Increasing Costs in the Criminal Justice System

National Public Radio (“NPR”) ran a very interesting story this morning about the rise in court fees and the corresponding rise in defendants serving jail time because they were unable to pay their court ordered fines, restitution, or other related costs of probation. The whole story can be read here. NPR’s investigation into the costs associated with the criminal justice system spanned all 50 states and was conducted over a year long period. NPR’s investigation turned up some notable facts including the following:

  • 43 states allow defendants to be billed for public defender services.
  • 41 states charge inmates for room and board in jail and prison. This is true in Utah and referred to as the “pay to stay program.”
  • 44 states charge defendants for private probation and parole supervision services. This is true in Utah where almost all defendants on supervised probation pay the costs associated therewith.
  • All states except Hawaii charge the defendant a fee for any electronic monitoring.

In Utah, Defendants get billed at almost every step of the process, from the time they are arrested they have to pay a bail amount, court fines, costs of assessments, classes, counseling, probation fees, jail fees, and the list goes on. It is no wonder why so many defendants default on their court ordered financial obligations and get hung up in the system. Many Defendants are ordered to serve jail time as a result of their inability to pay fines or other court imposed financial obligations.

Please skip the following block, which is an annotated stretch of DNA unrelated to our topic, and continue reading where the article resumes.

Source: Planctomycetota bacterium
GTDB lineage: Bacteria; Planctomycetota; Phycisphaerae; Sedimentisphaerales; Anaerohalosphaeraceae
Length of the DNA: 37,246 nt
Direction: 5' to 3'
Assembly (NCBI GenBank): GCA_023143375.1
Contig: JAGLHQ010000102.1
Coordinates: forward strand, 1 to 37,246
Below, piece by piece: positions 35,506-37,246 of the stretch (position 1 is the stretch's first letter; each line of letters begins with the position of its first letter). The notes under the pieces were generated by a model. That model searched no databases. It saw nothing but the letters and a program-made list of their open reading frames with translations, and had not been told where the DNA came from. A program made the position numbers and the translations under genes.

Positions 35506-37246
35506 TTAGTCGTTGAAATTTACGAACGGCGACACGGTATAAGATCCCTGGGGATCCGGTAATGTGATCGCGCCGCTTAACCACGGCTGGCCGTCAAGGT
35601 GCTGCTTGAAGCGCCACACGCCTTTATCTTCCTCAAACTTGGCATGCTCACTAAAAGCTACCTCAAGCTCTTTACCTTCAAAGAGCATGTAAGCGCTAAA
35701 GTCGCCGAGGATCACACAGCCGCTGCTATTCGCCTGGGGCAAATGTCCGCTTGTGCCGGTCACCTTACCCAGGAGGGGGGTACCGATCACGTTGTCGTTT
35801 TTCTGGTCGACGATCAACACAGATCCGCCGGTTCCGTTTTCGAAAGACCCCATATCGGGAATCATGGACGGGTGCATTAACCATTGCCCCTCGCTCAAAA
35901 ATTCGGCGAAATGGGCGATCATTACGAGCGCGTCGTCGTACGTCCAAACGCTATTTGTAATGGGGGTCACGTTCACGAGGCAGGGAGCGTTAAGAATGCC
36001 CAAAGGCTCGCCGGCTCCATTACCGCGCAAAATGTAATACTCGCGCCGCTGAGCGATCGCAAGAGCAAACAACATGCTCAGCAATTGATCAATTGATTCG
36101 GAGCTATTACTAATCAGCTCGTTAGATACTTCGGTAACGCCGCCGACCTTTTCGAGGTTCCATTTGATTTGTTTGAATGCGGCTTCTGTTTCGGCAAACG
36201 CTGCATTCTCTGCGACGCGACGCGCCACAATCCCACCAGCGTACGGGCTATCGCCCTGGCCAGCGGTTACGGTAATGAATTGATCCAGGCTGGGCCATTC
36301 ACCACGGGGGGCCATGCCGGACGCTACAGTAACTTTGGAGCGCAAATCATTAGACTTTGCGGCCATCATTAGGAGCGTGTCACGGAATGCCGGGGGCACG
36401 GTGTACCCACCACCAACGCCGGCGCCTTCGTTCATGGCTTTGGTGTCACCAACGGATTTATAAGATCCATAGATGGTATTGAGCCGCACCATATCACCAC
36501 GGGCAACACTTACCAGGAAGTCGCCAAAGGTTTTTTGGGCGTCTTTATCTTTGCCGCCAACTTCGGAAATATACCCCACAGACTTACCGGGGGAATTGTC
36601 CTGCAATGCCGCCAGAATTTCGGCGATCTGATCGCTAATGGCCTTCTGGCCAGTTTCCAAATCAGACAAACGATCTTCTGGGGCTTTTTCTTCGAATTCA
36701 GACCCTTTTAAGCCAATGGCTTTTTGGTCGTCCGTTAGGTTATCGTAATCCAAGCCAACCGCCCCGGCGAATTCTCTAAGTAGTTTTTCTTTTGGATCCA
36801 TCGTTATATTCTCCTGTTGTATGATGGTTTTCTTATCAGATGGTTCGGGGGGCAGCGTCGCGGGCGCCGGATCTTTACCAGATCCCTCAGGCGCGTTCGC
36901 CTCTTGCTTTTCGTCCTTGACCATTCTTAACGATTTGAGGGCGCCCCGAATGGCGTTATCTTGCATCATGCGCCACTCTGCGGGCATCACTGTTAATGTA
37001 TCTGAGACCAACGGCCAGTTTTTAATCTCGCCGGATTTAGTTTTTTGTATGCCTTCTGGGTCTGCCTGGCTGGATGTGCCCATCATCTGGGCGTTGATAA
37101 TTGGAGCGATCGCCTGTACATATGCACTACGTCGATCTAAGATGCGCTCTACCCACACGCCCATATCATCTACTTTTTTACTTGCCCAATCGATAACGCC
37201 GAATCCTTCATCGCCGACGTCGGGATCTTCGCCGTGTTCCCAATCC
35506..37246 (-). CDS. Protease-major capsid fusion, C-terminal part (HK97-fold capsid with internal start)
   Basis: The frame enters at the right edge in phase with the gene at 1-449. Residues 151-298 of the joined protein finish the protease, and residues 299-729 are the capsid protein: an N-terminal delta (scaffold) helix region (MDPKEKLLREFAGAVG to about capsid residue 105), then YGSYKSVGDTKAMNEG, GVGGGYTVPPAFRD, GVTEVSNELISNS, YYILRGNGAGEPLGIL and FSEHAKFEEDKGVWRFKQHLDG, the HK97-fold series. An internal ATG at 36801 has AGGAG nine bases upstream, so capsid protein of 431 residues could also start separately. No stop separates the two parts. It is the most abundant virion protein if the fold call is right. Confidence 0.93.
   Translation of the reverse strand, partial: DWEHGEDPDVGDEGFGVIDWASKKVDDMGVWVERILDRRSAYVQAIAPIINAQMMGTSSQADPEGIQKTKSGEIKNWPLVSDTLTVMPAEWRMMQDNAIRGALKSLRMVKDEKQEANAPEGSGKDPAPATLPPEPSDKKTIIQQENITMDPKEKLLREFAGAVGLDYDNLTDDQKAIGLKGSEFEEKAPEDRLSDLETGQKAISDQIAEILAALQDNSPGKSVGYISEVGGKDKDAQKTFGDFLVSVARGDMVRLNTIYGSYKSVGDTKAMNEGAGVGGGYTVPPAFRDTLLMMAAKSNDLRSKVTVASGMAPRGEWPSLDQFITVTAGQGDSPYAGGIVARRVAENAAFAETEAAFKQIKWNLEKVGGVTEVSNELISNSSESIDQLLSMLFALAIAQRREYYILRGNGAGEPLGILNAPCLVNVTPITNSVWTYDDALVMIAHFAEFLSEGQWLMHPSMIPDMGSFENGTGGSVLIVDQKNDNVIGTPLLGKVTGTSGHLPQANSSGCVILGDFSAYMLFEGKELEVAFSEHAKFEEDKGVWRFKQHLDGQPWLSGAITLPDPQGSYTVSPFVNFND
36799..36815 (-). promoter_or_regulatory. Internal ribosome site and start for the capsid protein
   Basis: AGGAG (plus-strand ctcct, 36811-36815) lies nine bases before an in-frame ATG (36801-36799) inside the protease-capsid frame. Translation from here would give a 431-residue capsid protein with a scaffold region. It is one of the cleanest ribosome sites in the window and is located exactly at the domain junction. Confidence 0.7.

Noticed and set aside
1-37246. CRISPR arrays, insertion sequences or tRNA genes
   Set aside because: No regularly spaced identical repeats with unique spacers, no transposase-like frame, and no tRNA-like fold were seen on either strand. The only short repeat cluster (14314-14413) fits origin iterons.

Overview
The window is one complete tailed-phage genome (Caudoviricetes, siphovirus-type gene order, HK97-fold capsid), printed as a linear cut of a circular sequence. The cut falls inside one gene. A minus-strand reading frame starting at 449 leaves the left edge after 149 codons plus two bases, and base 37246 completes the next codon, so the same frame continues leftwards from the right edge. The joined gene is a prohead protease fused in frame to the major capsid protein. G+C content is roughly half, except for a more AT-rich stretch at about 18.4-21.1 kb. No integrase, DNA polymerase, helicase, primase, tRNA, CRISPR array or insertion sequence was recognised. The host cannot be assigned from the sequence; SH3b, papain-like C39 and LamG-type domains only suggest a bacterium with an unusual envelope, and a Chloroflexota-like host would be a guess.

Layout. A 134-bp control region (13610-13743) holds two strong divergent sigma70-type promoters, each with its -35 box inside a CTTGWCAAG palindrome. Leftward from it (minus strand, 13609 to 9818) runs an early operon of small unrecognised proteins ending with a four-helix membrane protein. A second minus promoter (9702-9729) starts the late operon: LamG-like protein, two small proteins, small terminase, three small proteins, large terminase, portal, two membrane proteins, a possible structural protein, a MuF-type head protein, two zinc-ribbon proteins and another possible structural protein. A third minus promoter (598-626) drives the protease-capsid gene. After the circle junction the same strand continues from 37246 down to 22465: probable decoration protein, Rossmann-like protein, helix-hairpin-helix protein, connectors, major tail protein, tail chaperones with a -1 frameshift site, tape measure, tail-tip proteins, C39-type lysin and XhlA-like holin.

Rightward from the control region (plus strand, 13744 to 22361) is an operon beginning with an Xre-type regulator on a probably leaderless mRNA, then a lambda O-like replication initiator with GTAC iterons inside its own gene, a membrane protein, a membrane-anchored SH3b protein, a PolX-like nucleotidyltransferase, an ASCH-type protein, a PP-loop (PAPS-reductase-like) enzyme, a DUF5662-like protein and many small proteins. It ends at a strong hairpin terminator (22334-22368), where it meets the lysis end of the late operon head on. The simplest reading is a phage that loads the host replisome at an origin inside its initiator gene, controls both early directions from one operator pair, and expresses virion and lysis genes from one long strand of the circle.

Too Poor to Pay Fines?

The U.S. Supreme Court in 1983 ruled you could not be sent to jail if you were too poor to pay court fines and fees. The case was Bearden v. Georgia in which the court also concluded a defendant who fails to pay court fines and fees could only serve jail time as a result if that Defendant in fact had the money to pay and willfully refused to do so. Despite this long standing precedent, many courts, including those in Utah are routinely sending defendants to jail who are unable to pay court fines, fees, restitution, or other court orders financial obligations. Often this means the person loses what little employment they have further sending them down the rabbit hole.

Ending the Practice

At Salcido Law Firm we are committed to ending the practice of sending defendants to jail who cannot pay their court fines or fees. If you are in this situation and would like to speak with a Salt Lake Criminal Defense Attorney please call us anytime.

Related posts

Leave a Reply

Your email address will not be published. Required fields are marked *